"Mom, why do have to go to the funeral? Funerals are so sad."
Yes, I was met with this question a couple of days ago as four of my children and I got ready to attend the funeral of a dear southern belle who passed this weekend. Sure, it would be nice to cover up the fact that my children questioned the reason for their required attendance and just make it look like they were willing volunteers but I'm going to be transparent as a parent here... I made them go.
I guess no one is really surprised that some of my children (or any child, for that matter) weren't jumping at the chance to go to a funeral. But maybe you're surprised that I insisted. Well I did, and here's why:
There's a lot of tragedy in this world and far too many lives snuffed out way to soon. But this funeral was for a lovely woman who lived to be 93 years young and she made each of those years count. I wanted my children to see the impact of a life well lived. I wanted them to see pictures of her throughout her life and to realize that the gray haired people they meet were kids once, too. That they had brothers and sisters and parents. And that they eventually had wedding days and babies and... life. Full, abundant life.
I wanted them to hear stories from that life. Stories that evoke laughter, fond remembrances and maybe even a few tears.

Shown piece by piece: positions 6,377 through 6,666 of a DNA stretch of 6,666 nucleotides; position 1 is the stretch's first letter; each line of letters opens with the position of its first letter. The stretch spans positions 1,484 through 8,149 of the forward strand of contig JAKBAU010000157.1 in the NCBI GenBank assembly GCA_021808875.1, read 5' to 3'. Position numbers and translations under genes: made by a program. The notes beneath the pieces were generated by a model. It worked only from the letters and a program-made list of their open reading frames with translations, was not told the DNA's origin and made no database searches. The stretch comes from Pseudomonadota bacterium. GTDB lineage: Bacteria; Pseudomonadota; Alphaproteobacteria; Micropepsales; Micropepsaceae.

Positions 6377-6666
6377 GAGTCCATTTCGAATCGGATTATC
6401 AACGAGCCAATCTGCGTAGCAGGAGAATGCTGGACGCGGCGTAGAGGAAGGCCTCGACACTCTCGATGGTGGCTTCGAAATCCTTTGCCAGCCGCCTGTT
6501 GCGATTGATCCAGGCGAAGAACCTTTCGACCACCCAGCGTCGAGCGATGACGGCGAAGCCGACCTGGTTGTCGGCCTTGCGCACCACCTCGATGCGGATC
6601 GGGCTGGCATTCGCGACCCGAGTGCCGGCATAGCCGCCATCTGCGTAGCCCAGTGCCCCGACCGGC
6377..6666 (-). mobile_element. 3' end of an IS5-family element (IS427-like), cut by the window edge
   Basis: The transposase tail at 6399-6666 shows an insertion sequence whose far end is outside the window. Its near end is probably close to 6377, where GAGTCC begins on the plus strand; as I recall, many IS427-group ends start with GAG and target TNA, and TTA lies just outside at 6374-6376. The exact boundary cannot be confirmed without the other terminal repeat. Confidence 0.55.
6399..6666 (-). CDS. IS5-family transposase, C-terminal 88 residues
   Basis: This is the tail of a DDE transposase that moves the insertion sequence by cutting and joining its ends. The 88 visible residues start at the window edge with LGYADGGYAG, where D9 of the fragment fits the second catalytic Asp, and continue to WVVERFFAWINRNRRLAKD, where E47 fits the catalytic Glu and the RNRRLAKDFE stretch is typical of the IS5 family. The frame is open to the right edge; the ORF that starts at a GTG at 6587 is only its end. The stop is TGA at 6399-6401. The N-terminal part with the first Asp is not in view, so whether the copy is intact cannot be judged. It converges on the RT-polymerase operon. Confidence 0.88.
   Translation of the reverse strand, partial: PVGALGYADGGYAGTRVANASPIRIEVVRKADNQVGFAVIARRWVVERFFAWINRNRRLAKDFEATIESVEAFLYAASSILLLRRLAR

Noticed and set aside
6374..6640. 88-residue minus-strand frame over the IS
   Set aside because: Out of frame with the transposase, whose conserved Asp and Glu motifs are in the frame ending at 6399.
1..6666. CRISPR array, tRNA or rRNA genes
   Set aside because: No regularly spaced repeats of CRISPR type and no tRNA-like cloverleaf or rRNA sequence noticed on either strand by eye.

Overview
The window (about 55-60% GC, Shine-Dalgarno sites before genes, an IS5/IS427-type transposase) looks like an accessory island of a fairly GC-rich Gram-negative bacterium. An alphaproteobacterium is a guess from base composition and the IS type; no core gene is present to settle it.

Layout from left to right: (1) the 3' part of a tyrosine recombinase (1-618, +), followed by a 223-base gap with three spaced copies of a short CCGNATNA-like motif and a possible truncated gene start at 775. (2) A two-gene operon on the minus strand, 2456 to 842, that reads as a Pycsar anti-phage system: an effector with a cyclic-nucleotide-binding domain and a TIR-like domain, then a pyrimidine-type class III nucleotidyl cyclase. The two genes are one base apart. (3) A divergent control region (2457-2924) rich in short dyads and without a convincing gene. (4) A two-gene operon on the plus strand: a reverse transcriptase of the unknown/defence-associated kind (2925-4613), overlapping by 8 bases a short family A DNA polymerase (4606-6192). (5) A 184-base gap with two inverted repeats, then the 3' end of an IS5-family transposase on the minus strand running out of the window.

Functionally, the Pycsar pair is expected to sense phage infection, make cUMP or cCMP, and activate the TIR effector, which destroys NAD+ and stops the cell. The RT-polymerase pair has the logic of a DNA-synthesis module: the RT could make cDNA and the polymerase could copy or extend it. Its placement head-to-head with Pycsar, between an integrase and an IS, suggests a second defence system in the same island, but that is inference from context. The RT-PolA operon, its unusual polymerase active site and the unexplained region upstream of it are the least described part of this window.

I wanted them to see that life is to be celebrated and that the end of a life that impacted others for 93 years should be especially marked with a time of pause to reflect on that impact. It is out of respect and reverence that we go to be a part of that time of reflection.
On the flip side, it was important to me that they see that a life well lived leaves a pain well felt. When someone lives their life in a way that focuses so much on others, the shock of moving on without them is hard hitting, even when that someone is ready to go home... even when that someone has lived a full and meaningful life. It's because their life was meaningful that those left behind are left with an indelible mark that brings deep sadness, no matter the circumstances surrounding their passing.
When we're young, it's easy to think that we're immortal and to only focus on the here and now. Attending this very special funeral (which was more of a celebration of life) helped my children see the full circle of life and we all need to be reminded of that. On the way to the service, I pointed out to my kids that everyone they could see in every car on the road would one day die. Everyone here on earth is only wearing a temporary suit that they will one day shed as they pass into eternity. I reminded my kids to think of that day when they trade the earthy for the eternal and to ask themselves how they want to be remembered. What would really matter then? For the friend that just passed, it was her love and devotion to the Lord that persisted in the minds of her family and friends. Her laughter, easy-going temperament and her undying service to others also remained. This was a powerful message for all of us, not just my kids.
It's easy to take the kids to the park, ball games and Chuck E. Cheese. They'll line up for those things, fighting over a seat in the car. Not so much for funerals. But, as a mom, I believe that the lessons learned from a life well lived will far outlast a day at the park or a pocketful of tokens from a pizza place's game room. I have to remember to not always go for the easy. It's in the hard that character is shaped.